Welcome to CDC stacks |
Stacks Logo
Advanced Search
Select up to three search categories and corresponding keywords using the fields to the right. Refer to the Help section for more detailed instructions.
Clear All Simple Search
Advanced Search
Consultation to address STD disparities in African American communities, Atlanta, Georgia, June 5-6, 2007 : meeting report
  • Published Date:
  • Language:
Filetype[PDF-2.16 MB]

  • Alternative Title:
    STDs in African-American communities
  • Description:
    Key themes/Summary 1. Meeting objectives/Summary 2. Epidemiology of STDs in African American communities/Summary 3. Framework for understanding disparities/Summary 4. Social determinants of STDs/Summary 5. Perceptions of sexuality, faith and STDs in African American communities/Summary 6. Reducing health disparities: influences and opportunities in health care financing and delivery/Summary 7. Measuring health disparities/Summary 8. Strategies for prevention of gonorrhea and chlamydia: achieving common/understanding/Summary 9. Hearing from Us: voices of community youth about STDs and sexual health/Summary 10. Communicating health disparities: health communications with special populations/Summary 11. Workgroup overview – objectives and process/Summary 12. Workgroup A: Individual/community members/Summary 13. Workgroup B: Providers/Summary 14. Workgroup C: NGOs/churches/foundations/Summary 15. Workgroup D: Government/policy/other structural/Summary 16. CDC’s heightened response to the ongoing crisis of HIV/AIDS among African Americans/Summary 17. Lessons learned from STOP TB in African American communities/Summary 18. Lessons learned from syphilis elimination/Summary 19. Next steps: where do we go from here?/Summary 20. Participants’ perspectives – Biographies.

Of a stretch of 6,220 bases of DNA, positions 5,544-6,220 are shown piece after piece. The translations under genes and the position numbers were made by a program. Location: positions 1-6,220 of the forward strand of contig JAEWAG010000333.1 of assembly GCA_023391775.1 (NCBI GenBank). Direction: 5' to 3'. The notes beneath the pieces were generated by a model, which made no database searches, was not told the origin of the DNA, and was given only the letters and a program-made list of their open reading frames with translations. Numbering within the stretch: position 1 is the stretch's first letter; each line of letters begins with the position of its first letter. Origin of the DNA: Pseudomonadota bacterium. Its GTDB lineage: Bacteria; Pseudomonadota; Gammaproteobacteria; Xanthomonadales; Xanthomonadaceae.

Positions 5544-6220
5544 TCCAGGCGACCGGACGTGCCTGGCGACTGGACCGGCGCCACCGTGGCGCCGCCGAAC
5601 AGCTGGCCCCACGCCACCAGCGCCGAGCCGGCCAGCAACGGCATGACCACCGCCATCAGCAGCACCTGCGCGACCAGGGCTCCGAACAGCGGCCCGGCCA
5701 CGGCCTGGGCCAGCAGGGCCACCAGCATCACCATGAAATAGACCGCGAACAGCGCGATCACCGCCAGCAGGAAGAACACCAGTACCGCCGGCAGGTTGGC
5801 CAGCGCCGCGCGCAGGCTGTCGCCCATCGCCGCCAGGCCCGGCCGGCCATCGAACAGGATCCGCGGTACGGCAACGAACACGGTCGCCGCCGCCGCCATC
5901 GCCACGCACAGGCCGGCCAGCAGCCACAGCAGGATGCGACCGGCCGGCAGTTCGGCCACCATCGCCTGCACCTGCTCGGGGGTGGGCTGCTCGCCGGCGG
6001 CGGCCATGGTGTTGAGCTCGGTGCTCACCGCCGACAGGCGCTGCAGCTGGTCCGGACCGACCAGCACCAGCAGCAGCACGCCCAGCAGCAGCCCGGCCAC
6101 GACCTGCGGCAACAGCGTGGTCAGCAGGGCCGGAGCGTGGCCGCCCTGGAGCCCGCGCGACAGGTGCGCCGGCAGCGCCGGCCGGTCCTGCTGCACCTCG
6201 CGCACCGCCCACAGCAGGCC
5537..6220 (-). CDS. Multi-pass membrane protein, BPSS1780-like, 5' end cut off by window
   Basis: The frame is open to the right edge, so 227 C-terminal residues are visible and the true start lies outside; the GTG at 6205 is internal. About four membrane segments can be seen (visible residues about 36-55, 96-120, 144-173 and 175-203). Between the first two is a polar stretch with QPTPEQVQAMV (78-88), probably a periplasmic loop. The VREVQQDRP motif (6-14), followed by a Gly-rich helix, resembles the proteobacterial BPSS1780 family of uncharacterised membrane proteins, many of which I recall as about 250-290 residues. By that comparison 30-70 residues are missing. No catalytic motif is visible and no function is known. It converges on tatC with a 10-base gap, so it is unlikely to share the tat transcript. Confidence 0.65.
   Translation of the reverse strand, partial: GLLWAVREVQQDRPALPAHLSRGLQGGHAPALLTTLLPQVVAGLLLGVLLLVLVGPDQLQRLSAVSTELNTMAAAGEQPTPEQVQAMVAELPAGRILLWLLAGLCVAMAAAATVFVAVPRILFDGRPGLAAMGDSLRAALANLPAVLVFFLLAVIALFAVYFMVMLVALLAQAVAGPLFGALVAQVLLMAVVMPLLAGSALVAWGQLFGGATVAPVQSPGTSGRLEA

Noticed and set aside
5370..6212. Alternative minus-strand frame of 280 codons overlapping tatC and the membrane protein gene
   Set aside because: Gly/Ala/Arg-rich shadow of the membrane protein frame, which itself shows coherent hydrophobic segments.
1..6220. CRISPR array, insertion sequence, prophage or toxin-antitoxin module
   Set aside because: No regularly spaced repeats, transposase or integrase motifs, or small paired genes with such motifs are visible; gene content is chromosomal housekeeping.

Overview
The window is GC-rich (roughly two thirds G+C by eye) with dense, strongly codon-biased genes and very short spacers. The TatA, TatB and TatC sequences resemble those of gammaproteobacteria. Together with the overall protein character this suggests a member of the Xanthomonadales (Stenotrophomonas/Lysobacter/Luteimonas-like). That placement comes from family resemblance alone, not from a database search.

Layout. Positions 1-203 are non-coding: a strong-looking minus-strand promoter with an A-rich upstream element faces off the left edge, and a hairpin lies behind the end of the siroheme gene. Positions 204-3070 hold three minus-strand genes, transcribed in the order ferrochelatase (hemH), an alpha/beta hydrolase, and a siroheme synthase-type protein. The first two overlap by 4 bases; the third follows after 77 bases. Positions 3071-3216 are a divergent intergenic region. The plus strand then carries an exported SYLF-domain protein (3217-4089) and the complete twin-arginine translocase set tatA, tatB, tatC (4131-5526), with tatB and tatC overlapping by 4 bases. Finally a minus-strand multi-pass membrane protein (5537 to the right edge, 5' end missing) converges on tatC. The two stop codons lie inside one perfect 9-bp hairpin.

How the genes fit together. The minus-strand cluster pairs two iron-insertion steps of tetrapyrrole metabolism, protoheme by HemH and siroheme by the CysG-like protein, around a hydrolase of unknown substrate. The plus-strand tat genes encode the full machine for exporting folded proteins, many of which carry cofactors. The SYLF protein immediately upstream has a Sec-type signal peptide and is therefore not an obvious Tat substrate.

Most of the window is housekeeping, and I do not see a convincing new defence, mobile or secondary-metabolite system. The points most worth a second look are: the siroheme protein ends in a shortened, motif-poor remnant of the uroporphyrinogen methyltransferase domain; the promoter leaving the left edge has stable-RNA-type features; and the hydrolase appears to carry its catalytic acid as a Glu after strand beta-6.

Understanding the myriad dynamics that converge to cause disproportionately high STD rates among African Americans in the U.S. today is a daunting undertaking. The problem's scope is most fully grasped from multiple perspectives/epidemiological, sociological, and even spiritual. All point in the same direction: STD disparities reflect socioeconomic disparities, which in turn reflect deep-rooted racial inequalities that continue to exist and are metastasized throughout American society. Daunting forces are arrayed against those attempting to eliminate racial STD disparities. Doing so completely and sustainably requires rooting out racial inequality. Yet, constructive change is achievable, as evidenced by the inroads forged by successful reductions in disparities in other diseases. Required are: innovative approaches that expand the health paradigm, standardization of disparity measurement, engagement of national and local leaders, mobilization of communities, advocacy on communities’ behalf, community-appropriate issue framing, reforms in health care delivery, partnerships with activists who share the same goals, and integration with the campaigns against other disease disparities and that share the same root causes. Experts in a variety of fields with diverse perspectives on public health, infectious diseases, and health in African-American communities gathered with CDC policymakers within the Division of STD Prevention (DSTDP) and the National Center for HIV/ AIDS, Viral Hepatitis, STD, and TB Prevention (NCHHSTP) for this seminal conference focused on combating the bacterial STDs disproportionately burdening African American communities. The presenting experts came from a wide cross-section of fields, representing academia, federal and local government, faith-based organizations, grassroots organizations, the private-sector, and the community. Insights shared concerned both the causes of racial disparities in STD rates and how best to combat them.

  • Document Type:
  • Main Document Checksum:
  • Supporting Files:
    No Additional Files
No Related Documents.
You May Also Like: